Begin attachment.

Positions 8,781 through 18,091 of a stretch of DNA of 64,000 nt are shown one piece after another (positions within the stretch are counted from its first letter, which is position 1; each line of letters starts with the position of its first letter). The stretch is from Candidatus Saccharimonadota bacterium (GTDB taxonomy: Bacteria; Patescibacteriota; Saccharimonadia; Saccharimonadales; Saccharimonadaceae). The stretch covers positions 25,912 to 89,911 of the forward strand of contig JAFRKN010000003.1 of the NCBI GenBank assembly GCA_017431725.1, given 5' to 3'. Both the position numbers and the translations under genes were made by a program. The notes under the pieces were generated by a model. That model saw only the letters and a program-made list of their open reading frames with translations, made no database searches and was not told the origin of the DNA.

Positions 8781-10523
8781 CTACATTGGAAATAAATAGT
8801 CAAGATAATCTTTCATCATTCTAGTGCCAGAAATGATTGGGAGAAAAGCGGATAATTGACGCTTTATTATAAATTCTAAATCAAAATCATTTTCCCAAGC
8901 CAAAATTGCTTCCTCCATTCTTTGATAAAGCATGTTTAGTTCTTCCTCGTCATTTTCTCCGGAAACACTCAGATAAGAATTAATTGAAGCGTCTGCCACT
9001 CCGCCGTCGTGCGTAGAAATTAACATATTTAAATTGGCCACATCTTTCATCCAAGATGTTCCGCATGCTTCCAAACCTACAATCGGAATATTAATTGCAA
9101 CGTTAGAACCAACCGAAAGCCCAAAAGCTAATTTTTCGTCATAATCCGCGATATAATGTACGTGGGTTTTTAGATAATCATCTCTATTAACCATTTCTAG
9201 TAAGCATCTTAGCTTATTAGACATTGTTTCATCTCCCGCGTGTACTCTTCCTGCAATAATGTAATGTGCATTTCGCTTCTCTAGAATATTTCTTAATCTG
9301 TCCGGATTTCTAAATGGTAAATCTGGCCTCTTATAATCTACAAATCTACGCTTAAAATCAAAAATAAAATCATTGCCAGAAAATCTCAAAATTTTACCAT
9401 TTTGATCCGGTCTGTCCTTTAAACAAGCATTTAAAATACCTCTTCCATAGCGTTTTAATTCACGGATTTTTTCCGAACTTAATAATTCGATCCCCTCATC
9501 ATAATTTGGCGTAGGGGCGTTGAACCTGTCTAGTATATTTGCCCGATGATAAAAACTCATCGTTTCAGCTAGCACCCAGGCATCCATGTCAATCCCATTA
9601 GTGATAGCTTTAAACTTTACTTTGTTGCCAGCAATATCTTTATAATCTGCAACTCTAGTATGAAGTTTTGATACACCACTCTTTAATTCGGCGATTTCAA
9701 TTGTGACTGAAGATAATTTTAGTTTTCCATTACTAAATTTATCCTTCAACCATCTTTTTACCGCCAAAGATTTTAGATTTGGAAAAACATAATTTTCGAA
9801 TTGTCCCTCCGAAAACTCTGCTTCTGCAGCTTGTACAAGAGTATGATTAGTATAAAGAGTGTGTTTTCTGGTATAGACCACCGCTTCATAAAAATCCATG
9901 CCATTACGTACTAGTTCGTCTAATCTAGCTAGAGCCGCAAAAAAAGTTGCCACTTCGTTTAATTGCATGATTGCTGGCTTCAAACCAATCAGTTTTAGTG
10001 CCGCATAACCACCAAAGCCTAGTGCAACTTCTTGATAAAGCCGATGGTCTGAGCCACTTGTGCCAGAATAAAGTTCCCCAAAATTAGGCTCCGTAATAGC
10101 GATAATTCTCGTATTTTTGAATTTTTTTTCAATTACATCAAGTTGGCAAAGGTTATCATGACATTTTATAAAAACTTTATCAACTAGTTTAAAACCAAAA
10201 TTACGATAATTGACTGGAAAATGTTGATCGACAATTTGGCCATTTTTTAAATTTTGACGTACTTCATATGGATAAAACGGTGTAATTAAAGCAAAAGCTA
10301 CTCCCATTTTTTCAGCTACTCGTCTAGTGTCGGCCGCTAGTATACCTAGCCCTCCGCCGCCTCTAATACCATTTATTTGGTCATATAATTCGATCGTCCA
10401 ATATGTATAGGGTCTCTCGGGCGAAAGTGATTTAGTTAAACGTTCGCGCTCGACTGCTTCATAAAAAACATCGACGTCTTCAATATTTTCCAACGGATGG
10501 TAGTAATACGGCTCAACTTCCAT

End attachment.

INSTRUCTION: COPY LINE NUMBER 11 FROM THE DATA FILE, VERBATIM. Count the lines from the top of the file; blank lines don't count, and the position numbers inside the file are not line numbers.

9501 ATAATTTGGCGTAGGGGCGTTGAACCTGTCTAGTATATTTGCCCGATGATAAAAACTCATCGTTTCAGCTAGCACCCAGGCATCCATGTCAATCCCATTA